Posted by Dale Buss on May 24, 2013 09:25 AM
P&G CEO Bob McDonald retires from troubled tenure as predecessor A.G. Lafley comes back to the company to take the CEO post.
Google faces antitrust probe over dominance in online display ads.
AT&T imposes new wireless fee and adds iPhone to pre-paid GoPhone program.
Apple faces potential setback in e-books case.
Boy Scouts of America vote to allow gay scouts into its ranks.
Campbell Soup's parent acquires Plum Organics.
Daimler and Ford strengthen technology ties.
Dodge banks on Fast & Furious 6 tie-in to rev flagging Dart sales.Continue reading...
Posted by Dale Buss on April 18, 2013 08:02 PM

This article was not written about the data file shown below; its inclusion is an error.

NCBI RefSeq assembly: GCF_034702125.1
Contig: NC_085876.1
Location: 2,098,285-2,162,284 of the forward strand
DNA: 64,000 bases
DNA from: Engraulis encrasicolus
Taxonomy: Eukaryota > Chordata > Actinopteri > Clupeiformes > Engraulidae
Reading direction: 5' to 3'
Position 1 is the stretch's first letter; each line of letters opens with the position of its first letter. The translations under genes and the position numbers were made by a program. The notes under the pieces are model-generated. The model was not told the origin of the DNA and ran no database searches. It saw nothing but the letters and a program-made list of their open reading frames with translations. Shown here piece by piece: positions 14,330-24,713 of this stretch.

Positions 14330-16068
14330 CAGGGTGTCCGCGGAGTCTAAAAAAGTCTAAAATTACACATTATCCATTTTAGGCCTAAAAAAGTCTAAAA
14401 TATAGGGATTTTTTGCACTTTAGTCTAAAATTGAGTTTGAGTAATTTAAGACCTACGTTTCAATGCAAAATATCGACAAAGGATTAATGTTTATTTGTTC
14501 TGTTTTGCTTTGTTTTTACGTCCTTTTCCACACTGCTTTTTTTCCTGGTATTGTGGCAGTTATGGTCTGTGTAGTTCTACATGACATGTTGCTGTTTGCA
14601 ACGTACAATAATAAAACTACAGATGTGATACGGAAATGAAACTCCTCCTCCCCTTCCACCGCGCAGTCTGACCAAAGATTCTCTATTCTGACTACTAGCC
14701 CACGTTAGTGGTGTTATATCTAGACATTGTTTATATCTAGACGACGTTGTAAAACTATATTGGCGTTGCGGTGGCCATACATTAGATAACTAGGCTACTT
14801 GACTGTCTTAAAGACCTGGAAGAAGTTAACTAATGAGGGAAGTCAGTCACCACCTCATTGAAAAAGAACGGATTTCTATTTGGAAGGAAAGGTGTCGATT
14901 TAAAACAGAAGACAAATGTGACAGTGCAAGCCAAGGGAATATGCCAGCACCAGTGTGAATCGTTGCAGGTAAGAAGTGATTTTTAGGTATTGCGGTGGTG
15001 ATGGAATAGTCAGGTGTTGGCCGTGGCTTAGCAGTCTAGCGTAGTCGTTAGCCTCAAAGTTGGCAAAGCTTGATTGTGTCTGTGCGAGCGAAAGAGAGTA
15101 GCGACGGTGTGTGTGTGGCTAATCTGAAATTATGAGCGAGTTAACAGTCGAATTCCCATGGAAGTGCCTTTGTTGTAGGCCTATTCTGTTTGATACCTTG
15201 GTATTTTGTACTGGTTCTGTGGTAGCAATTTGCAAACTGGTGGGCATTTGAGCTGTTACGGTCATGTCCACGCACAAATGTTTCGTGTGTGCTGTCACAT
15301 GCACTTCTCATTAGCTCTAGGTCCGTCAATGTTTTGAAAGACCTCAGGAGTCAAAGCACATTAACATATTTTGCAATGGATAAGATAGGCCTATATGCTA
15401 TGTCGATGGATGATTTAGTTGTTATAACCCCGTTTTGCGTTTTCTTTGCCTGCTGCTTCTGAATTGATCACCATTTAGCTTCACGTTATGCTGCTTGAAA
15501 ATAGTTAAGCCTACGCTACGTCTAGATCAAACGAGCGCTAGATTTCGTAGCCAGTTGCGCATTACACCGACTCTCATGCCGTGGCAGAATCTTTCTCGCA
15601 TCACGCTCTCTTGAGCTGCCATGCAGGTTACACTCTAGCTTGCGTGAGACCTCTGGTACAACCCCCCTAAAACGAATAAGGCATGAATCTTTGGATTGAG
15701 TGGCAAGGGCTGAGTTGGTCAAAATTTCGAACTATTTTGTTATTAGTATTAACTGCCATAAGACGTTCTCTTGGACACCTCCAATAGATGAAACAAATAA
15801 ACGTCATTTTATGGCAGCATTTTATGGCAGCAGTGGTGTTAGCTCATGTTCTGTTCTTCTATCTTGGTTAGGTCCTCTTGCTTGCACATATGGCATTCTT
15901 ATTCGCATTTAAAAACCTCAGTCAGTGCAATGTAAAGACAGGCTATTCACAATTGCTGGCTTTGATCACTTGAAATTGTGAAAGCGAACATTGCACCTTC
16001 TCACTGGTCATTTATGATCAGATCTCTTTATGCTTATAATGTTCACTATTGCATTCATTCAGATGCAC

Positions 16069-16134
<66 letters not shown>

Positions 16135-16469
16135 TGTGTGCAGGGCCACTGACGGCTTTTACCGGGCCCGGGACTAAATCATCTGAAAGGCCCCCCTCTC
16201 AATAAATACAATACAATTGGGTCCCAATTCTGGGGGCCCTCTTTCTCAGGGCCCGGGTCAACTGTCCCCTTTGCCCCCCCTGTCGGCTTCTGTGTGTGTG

There remain obstacles in doing it, but there's no denying the strong rush of foreign upscale automakers that are announcing plans to expand production in the United States these days.
Toyota is expected to confirm on Friday morning that it is moving production of its Lexus ES from southern Japan to Georgetown, Ky.; Nissan is looking to build a second US plant for its Infiniti brand, which already makes the JX SUV in Tennessee; and German luxury automakers each in their own ways are expanding American manufacturing footprints that used to be mainly afterthoughts. Mainstream players are participating in the trend too, such as Subaru, which is set to expand US production, presumably at its existing plant in Indiana.